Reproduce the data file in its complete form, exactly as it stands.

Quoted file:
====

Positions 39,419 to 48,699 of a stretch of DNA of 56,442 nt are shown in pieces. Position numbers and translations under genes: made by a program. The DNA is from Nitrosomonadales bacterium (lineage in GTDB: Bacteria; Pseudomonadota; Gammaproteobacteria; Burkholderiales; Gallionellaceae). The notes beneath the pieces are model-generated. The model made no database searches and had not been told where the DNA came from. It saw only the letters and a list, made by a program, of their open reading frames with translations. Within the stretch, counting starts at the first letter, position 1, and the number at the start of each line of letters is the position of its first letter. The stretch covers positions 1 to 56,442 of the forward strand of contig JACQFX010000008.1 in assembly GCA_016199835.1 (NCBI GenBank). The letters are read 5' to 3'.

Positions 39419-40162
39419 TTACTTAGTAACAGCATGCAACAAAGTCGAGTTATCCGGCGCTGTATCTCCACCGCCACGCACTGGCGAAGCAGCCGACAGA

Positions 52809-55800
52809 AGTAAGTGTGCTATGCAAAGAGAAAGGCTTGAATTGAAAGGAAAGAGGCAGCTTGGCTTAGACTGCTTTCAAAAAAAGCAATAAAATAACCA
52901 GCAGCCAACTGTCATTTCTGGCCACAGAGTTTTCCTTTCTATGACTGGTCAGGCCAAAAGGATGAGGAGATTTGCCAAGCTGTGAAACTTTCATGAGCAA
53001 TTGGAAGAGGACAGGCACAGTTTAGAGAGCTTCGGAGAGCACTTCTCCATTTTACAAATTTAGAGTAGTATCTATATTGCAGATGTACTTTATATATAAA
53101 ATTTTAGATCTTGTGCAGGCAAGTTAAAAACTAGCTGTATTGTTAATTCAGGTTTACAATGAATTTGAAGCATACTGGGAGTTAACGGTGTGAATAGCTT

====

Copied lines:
Positions 39,419 to 48,699 of a stretch of DNA of 56,442 nt are shown in pieces. Position numbers and translations under genes: made by a program. The DNA is from Nitrosomonadales bacterium (lineage in GTDB: Bacteria; Pseudomonadota; Gammaproteobacteria; Burkholderiales; Gallionellaceae). The notes beneath the pieces are model-generated. The model made no database searches and had not been told where the DNA came from. It saw only the letters and a list, made by a program, of their open reading frames with translations. Within the stretch, counting starts at the first letter, position 1, and the number at the start of each line of letters is the position of its first letter. The stretch covers positions 1 to 56,442 of the forward strand of contig JACQFX010000008.1 in assembly GCA_016199835.1 (NCBI GenBank). The letters are read 5' to 3'.

Positions 39419-40162
39419 TTACTTAGTAACAGCATGCAACAAAGTCGAGTTATCCGGCGCTGTATCTCCACCGCCACGCACTGGCGAAGCAGCCGACAGA

Positions 52809-55800
52809 AGTAAGTGTGCTATGCAAAGAGAAAGGCTTGAATTGAAAGGAAAGAGGCAGCTTGGCTTAGACTGCTTTCAAAAAAAGCAATAAAATAACCA
52901 GCAGCCAACTGTCATTTCTGGCCACAGAGTTTTCCTTTCTATGACTGGTCAGGCCAAAAGGATGAGGAGATTTGCCAAGCTGTGAAACTTTCATGAGCAA
53001 TTGGAAGAGGACAGGCACAGTTTAGAGAGCTTCGGAGAGCACTTCTCCATTTTACAAATTTAGAGTAGTATCTATATTGCAGATGTACTTTATATATAAA
53101 ATTTTAGATCTTGTGCAGGCAAGTTAAAAACTAGCTGTATTGTTAATTCAGGTTTACAATGAATTTGAAGCATACTGGGAGTTAACGGTGTGAATAGCTT